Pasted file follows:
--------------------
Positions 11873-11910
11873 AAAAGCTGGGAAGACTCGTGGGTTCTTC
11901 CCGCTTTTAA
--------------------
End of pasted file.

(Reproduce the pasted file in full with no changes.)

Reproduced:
Positions 11873-11910
11873 AAAAGCTGGGAAGACTCGTGGGTTCTTC
11901 CCGCTTTTAA